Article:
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28th Annual Plains Indian Museum Powwow celebrates vibrant cultural traditions


CODY, Wyo. – “It’s hard to describe what makes our pow wow different,” said Rebecca West, curatorial assistant of the Plains Indian Museum at the Buffalo Bill Historical Center, “but we like to think it’s a place for families and friends to gather and share their pow wow traditions with a larger community, and an eager audience.”

West is speaking of the 28th Annual Plains Indian Museum Powwow, which takes place Saturday and Sunday, June 20 and 21 at the center’s Robbie Powwow Garden.

“The experience is a unique blend of competition, celebration and relaxation for everyone involved,” she said. “We want to thank the dancers, drummers and families who have made the trip to Cody through the years, and, as always, invite visitors to come and experience our pow wow firsthand.” The 2009 event coincides with the 30th anniversary of the Plains Indian Museum’s opening.

This year’s master of ceremonies is Robert “Corky” Old Horn from Crow Agency, Mont. Mike Her Many Horses, from Wounded Knee, S.D., returns as arena director along with head judge Garrett Goggles from Ethete, Wyo. Host drum is Night Hawk from Lodge Grass, Mont., with additional drum groups invited from Montana, Wyoming and North and South Dakota. The Arapahoe Warriors from Arapahoe, Wyo., will serve as color guard.


Photo courtesy Sean Campbell Logan Reeder, Kiowa/Wichita, Logan, Utah at the 2008 Plains Indian Museum Powwow.

Pow wow dancers – men, women and children – from tribes across the Northern Plains compete for more than $25,000 in cash and other prizes. Competitive dance categories include Traditional, Jingle Dress, Fancy, Grass, Chicken Dance, Tiny Tots and Team Dancing.

Spectators not only watch the competition, but can also visit the Powwow Learning Tipi to learn about dances, traditions and songs from Lakota educator Gloria Goggles.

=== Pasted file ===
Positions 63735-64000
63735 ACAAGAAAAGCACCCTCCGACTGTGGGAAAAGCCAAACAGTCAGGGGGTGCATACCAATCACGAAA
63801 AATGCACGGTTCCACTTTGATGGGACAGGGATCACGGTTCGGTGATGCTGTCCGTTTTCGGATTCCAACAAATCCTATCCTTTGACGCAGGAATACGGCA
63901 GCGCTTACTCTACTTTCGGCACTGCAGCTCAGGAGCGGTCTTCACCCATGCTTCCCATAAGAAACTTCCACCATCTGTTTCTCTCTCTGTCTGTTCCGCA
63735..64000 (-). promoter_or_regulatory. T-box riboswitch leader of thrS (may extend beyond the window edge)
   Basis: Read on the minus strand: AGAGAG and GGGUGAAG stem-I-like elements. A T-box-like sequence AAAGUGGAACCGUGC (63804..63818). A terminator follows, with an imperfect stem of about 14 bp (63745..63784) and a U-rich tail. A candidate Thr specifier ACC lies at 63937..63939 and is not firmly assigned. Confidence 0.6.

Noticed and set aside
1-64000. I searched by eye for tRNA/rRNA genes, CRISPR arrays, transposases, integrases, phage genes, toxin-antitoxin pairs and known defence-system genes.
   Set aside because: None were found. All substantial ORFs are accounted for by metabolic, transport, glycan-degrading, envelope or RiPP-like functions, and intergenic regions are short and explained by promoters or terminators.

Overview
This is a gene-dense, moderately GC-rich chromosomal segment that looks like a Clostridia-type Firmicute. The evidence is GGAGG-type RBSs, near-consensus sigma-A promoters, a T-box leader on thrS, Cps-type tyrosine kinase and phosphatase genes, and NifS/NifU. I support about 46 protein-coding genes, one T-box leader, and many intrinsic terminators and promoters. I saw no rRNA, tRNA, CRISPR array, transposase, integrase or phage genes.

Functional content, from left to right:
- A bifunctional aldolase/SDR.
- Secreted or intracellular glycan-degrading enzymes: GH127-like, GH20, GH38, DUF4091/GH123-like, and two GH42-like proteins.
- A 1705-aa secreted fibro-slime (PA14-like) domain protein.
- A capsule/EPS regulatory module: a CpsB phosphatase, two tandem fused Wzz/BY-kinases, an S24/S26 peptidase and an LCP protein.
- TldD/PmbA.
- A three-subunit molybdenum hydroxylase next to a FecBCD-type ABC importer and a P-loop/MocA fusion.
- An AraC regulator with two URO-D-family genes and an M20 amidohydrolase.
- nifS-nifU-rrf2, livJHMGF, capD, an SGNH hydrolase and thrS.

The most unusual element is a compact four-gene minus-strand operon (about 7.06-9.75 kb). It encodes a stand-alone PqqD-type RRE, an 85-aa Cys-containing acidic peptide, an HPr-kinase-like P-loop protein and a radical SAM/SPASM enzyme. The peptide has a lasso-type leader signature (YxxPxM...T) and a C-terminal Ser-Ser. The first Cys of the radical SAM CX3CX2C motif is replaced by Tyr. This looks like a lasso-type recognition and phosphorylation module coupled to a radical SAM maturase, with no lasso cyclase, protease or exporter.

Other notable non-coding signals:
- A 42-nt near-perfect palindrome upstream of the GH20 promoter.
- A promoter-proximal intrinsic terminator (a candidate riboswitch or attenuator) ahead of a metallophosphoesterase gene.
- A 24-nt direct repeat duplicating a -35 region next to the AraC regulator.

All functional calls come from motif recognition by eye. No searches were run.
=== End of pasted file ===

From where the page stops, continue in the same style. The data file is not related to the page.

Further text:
This year’s specials – winner-take-all contests that give dancers a chance to earn additional recognition and awards – include women’s Fancy Shawl (sponsored by Artie Yellowhorse) and men’s Traditional (sponsored by the Plains Indian Museum). Sunday’s specials include men’s Chicken Dance (sponsored by the Plains Indian Museum) and Team Dancing. A Tiny Tots special is held after the noon Grand Entry on both days.

Grand Entry times are noon and 6 p.m. Saturday and noon Sunday. Tickets are good for one day only and must be purchased at the gate. Admission is $6 for adults 18 and older, $3 for youths 7 to 17, and free for children 6 and younger.

Native American participants and visitors are admitted free. Historical center members receive a $1 discount with presentation of their membership card.

The Robbie Powwow Garden is an outdoor grass amphitheater with limited bleacher seating; visitors may bring their own lawn chairs or blankets.

In addition to viewing the spectacular dancing, pow wow attendees have the opportunity to visit 43 arts vendors and purchase everything from jewelry, beadwork and basketry to rugs, paintings, hidework and collectibles.

Food concessions include traditional frybread and Indian tacos along with burgers, brats and buffalo burgers.

Dancers and other participants can reach Rebecca West at or (307) 578-4049. For general information contact Nancy McClure at or (307) 578-4102.